The best music I heard in 2014

Like the books list, this is my list of my favorite music that I heard for the (mostly) first time in 2014, not of things commercially released by the music industry in 2014. Generally I spend a lot more time listening to old music than new music, not because I don’t like new music but because I still don’t feel like I’ve listened to all the good stuff already out there. For a guide to newly-released music, you can’t do better than Ted Gioia’s — I still haven’t worked my way through the recordings he recommended from 2012. In no particular order, the music that stood out for me this year:

  • Jelly Roll Morton – Last Sessions: The Complete General Recordings. This is cheating a little bit, since I did not hear this for the first time in 2014, it’s been sitting in my house for years. But it didn’t make as much of an impression when I was first heard it. When I went back to it this year, it was,well, wow. The usual top-jazz-albums-of-all-time lists tend to name his Red Hot Peppers sessions as the must-hear classics, but I think these later recordings are probably more listenable for most people. For me their greatness comes from how they showcase Jelly as a fantastic blues singer, an aspect of his talents you will not hear on the early group recordings.
  • Bob Marley’s live albums. I came to reggae through the back door, so to speak, first getting interested in the more experimental dub side of things and then working my way into roots and more mainstream stuff. So I used to be somewhat sniffy about Bob Marley (“too popular”), an attitude I am now happy to completely reject: the songs are just good. The first Wailers album in particular is fantastic, but the live albums that I stumbled across this year are a revelation. Live! is the more famous recording, but Live At The Roxy may in fact be better — certainly the setting is closer and more intimate, less stadium rock. And I actually prefer the version of “No Woman No Cry” to the one on Live!, which everyone knows because it was included on the ubiquitous Legend compilation. The other great reggae I discovered this year was Israel Vibration’s The Same Song, a roots classic.
  • Warne Marsh – All Music. One of the truly unique voices on the tenor saxophone, who sounds utterly unlike any other jazz player (and how often is that really true?). This is probably my favorite of his recordings though pretty much all of them are worthwhile. In fact it’s another rediscovery — I picked up the LP many years ago at a library sale, but it’s been sitting unheard in a box since I’ve been living in China.
  • Exploding Star Orchestra – Sixty-Three Moons of Jupiter. I love everything this Chicago outfit has put out: they are the true contemporary heirs of Sun Ra and the free-jazz big-band concept he more or less invented. The latest recording is split between the big band work and a CD of leader Rob Mazurek’s electronic compositions. I’m not so into the electronic stuff, but the swinging polyphonic spree of the full orchestra has few equals on this planet.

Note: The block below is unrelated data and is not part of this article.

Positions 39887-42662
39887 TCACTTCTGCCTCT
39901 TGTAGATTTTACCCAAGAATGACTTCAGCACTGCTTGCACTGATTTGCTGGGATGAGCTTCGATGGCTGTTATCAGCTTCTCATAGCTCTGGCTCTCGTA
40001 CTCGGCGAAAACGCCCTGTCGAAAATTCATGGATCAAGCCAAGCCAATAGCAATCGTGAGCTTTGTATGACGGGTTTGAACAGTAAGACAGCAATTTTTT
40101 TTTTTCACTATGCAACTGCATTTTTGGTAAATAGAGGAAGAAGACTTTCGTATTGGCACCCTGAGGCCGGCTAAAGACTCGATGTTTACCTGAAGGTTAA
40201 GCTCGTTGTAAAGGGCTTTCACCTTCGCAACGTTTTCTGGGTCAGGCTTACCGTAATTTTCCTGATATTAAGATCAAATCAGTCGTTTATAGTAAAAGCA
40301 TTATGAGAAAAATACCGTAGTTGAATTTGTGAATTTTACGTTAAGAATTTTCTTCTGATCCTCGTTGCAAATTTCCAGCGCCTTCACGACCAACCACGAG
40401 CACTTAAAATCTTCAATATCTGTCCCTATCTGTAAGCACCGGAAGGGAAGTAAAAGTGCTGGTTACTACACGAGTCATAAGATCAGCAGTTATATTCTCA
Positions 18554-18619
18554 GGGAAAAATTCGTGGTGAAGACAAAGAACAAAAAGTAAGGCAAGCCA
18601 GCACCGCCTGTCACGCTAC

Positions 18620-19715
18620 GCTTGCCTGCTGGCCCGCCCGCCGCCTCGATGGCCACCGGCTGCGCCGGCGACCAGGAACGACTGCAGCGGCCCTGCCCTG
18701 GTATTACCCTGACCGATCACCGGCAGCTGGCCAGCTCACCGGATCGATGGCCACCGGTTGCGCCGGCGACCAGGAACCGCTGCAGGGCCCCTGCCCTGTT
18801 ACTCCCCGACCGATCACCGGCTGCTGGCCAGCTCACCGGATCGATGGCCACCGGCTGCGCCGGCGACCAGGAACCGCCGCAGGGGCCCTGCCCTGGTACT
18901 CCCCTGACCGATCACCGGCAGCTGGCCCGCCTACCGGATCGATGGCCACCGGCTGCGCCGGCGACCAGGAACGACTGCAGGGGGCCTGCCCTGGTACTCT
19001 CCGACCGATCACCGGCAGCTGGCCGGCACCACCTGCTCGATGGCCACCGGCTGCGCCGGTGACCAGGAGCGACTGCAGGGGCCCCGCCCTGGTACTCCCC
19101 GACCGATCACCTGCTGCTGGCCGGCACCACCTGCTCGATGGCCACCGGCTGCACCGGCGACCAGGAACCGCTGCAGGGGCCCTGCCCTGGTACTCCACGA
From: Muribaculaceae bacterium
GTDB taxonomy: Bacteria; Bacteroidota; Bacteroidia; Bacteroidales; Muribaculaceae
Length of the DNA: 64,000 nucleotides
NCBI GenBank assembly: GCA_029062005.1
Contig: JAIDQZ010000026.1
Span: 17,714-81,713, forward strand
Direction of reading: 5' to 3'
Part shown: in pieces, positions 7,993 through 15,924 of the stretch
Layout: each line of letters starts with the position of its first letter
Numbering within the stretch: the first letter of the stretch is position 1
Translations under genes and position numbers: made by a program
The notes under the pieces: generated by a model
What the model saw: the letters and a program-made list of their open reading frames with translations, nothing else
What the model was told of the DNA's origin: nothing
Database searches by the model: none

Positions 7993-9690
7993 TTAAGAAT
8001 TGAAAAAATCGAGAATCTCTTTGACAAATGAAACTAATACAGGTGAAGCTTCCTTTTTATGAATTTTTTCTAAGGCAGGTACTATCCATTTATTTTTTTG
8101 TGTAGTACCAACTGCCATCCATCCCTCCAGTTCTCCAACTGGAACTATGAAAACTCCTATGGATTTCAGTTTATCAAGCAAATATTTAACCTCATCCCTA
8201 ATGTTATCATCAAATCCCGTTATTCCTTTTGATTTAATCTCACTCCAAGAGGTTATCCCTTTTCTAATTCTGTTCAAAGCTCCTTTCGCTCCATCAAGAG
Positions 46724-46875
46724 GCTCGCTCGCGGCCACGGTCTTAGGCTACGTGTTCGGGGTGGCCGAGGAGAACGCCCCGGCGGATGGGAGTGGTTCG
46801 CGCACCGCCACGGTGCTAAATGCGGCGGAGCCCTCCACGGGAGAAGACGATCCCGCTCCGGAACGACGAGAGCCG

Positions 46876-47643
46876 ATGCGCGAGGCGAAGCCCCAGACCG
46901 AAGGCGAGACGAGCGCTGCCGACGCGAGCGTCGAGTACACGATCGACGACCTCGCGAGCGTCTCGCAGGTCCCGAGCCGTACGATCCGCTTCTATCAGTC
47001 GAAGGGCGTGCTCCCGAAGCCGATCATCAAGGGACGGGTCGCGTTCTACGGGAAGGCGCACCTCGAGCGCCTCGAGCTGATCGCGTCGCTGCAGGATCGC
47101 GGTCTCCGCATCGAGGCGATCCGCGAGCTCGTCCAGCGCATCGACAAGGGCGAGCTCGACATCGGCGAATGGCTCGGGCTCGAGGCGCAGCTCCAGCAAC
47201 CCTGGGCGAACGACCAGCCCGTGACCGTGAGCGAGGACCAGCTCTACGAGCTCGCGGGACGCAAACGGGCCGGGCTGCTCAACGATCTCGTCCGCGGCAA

• Randy Weston – Little Niles and Highlife. I am a sucker for the African-themed jazz of the 1960s, not because it is really African but because invoking Africa was so often a great excuse to beef up the percussion, focus on rhythm, and generally break into new compositional territory. A series of Weston’s albums are now easily available as part of the Capitol Jazz Vaults MP3 reissue series, and these two were the ones that stood out: Little Niles has great tunes (the title track is a classic) and orchestration, while Highlife busts out the heavy percussion and horns.
  • Barney Wilen – Tilt. A great but largely lost album of 1950s mainstream jazz, played with startling confidence by the then very young French tenor sax star. I wrote more about Wilen here.
  • Fania All-Stars – Live At The Red Garter, Vol. 1 & 2. Kicking salsa recordings from the 1970s. Vol. 1 is the more consistent disc, but “Noche” on Vol. 2 is quite possibly the best Latin jazz track I have ever heard. This year I also went back and listened again to some other Latin jazz I had not heard in a while, and must give a plug to Sabu Martinez’ Jazz Espagnole album from 1958: truly fantastic, a peak of the genre.
  • Lee Konitz & Red Mitchell – I Concentrate On You. A very unlikely concept: Cole Porter songs played by a minimalist duo of alto sax and bass. But I found myself going back again and again to this recording for its pure, melodic beauty. This and other recordings are leading me inexorably to the view that Lee Konitz is one of the most consistently surprising and delightful saxophonists in jazz.
  • Khan Jamal. I love the vibes, but was not familiar with him until I came across two of his classics of the 1970s avant-garde: Drumdance to the Motherland, an indescribable mashup of vibes, guitar, dub echo techniques and freaky clarinet, and The River, a ravishing duet of Jamal on vibes and Bill Lewis on marimba, on the legendary lost Philly Jazz label. Only half of Drumdance is really listenable but that half is great fun, and The River is pure beauty.
  • The dB’s – Falling Off The Sky. An actual new release, just to mix things up. These are just legitimately great, catchy guitar-pop songs, but those are an impossibly rare commodity these days.

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